Shellenberger said there are similarities between Frosh’s arguments and the Court of Appeals’ reasoning in a 2012 decision. In DeWolfe v. Richmond, the court said defendants have a right to legal counsel at a hearing before a court commissioner.
Before that ruling, defendants were entitled to lawyers only at the second step of bail review, by a judge.
The makeup of the court has become more conservative since then. Del. Brett Wilson, a Washington County Republican and a prosecutor, called Frosh’s prediction of how the court would come down “speculative at best.”
“It seemed to strain to get to the conclusion they desired,” he said. “I just don’t agree with it.”
A spokesman for Gov. Larry Hogan said the administration is reviewing the opinion.
“The issue of bail reform is an important one and has been discussed for many years in Maryland by both the judiciary and the legislature,” spokesman Douglass Mayer said. “We look forward to seeing this debate continue during upcoming legislative session.”
The opinion could have its greatest impact in the legislative arena, where liberal Democrats have been pushing for years to scrap money bail.
Those lawmakers, as well as advocates for criminal justice reform, see the Frosh opinion as giving their arguments more weight. They’d like to see fewer people held in jail pending trial and more pretrial supervision of those who are released.
“The fix really needs to be taken up by the legislature,” said Cherise Fanno Burdeen, chief executive of the Pretrial Justice Institute in Rockville. “Why are we using money bail in the first place in Maryland? Why are we using it anywhere? We’re using it frankly because the bail bond industry wants us to.”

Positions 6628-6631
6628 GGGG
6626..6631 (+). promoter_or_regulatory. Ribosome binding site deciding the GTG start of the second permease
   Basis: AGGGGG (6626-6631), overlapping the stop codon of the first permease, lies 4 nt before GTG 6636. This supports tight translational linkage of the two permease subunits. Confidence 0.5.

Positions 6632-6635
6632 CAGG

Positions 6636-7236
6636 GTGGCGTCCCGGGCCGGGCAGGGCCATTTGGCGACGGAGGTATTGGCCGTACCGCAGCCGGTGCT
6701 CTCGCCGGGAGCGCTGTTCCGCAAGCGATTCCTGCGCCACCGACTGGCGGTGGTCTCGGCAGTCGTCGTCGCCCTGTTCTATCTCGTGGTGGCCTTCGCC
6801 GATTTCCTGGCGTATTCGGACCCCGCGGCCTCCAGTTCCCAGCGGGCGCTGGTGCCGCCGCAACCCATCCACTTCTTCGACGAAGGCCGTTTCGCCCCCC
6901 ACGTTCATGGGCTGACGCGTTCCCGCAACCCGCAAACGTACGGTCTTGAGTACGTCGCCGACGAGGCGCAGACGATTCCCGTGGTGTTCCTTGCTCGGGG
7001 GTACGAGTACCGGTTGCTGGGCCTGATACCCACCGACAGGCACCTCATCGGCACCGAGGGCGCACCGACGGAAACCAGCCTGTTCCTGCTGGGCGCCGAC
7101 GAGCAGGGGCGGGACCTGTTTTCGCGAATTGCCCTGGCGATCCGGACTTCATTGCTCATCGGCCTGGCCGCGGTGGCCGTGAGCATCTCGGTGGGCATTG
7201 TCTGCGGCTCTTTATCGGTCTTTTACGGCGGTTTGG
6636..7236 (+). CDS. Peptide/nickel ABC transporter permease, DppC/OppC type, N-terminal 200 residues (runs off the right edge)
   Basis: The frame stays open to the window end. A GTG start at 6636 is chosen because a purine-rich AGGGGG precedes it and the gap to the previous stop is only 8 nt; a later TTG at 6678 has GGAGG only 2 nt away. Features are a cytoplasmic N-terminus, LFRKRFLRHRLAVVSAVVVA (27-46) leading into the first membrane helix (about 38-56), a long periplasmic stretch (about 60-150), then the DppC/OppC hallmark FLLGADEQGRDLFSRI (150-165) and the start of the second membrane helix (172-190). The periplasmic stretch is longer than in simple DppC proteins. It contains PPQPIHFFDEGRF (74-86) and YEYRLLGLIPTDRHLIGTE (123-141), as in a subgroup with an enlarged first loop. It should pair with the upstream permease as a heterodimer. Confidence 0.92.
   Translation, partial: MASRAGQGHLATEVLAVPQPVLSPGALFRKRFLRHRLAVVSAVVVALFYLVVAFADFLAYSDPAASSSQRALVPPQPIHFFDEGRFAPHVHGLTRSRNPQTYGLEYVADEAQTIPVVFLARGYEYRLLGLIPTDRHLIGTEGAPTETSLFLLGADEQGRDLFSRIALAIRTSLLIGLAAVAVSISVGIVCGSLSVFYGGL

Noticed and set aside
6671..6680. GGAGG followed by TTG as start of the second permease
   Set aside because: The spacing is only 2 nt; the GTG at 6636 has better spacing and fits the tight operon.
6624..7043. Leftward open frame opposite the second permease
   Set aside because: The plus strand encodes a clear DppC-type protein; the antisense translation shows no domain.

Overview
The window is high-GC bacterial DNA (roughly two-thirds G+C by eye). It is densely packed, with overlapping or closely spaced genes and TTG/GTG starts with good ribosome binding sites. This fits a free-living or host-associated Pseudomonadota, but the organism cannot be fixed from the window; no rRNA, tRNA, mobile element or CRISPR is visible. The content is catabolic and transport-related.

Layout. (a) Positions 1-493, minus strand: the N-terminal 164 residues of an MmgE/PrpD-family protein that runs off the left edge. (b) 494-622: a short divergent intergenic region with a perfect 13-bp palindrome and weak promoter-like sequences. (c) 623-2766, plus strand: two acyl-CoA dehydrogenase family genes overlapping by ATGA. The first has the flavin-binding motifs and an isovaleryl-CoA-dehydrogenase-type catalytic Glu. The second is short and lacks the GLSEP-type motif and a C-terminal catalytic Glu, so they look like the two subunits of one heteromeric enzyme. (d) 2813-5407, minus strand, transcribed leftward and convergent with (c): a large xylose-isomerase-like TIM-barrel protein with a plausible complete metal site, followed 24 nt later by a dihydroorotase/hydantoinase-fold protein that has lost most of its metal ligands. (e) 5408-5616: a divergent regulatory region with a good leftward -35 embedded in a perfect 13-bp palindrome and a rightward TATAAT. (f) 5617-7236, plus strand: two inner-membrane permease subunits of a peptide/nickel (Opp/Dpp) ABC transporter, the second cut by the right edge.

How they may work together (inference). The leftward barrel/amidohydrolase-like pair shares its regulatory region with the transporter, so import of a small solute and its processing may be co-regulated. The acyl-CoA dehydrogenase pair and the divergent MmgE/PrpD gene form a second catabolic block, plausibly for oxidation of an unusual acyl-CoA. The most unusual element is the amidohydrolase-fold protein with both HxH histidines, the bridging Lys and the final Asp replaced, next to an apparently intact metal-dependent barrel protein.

Opinions about Frosh’s opinion are not unanimous in the bail bond industry, a powerful player in Annapolis and a generous donor to lawmakers.
Rupert MacLean, owner of Chesapeake Bail Bonds in LaPlata, said the attorney general’s view threatens his business. “You are, in effect, driving us out of business and there absolutely would be unintended consequences,” he said.
But Mark Adams, a partner in Baltimore’s Broadway Bail Bonds and organizer of the Maryland Bail Agents Association, doesn’t see the opinion as a threat as long as it’s not misinterpreted. He said people who can’t afford low levels of bail aren’t the industry’s customers anyway.
Both MacLean and Adams oppose any move by the legislature to scrap the money bail system.
MacLean said defendants are not languishing in jail because they’re poor. “They’re sitting in jail because their past behavior has indicated to their family that they’re not trustworthy,” he said.
Adams said the rationale for money bail is legitimate. “The sole purpose of bail is to compel people to show up for court by imposing a penalty — that someone will have to pay if they don’t show up,” he said.
And in many cases, that someone is Mom, Adams said. He said he seldom has to use bounty hunters to drag a client into court because shame usually does the trick.
“I call the mother and she shames them into showing up,” he said. “It’s a much more effective and efficient method than any state agency would have.”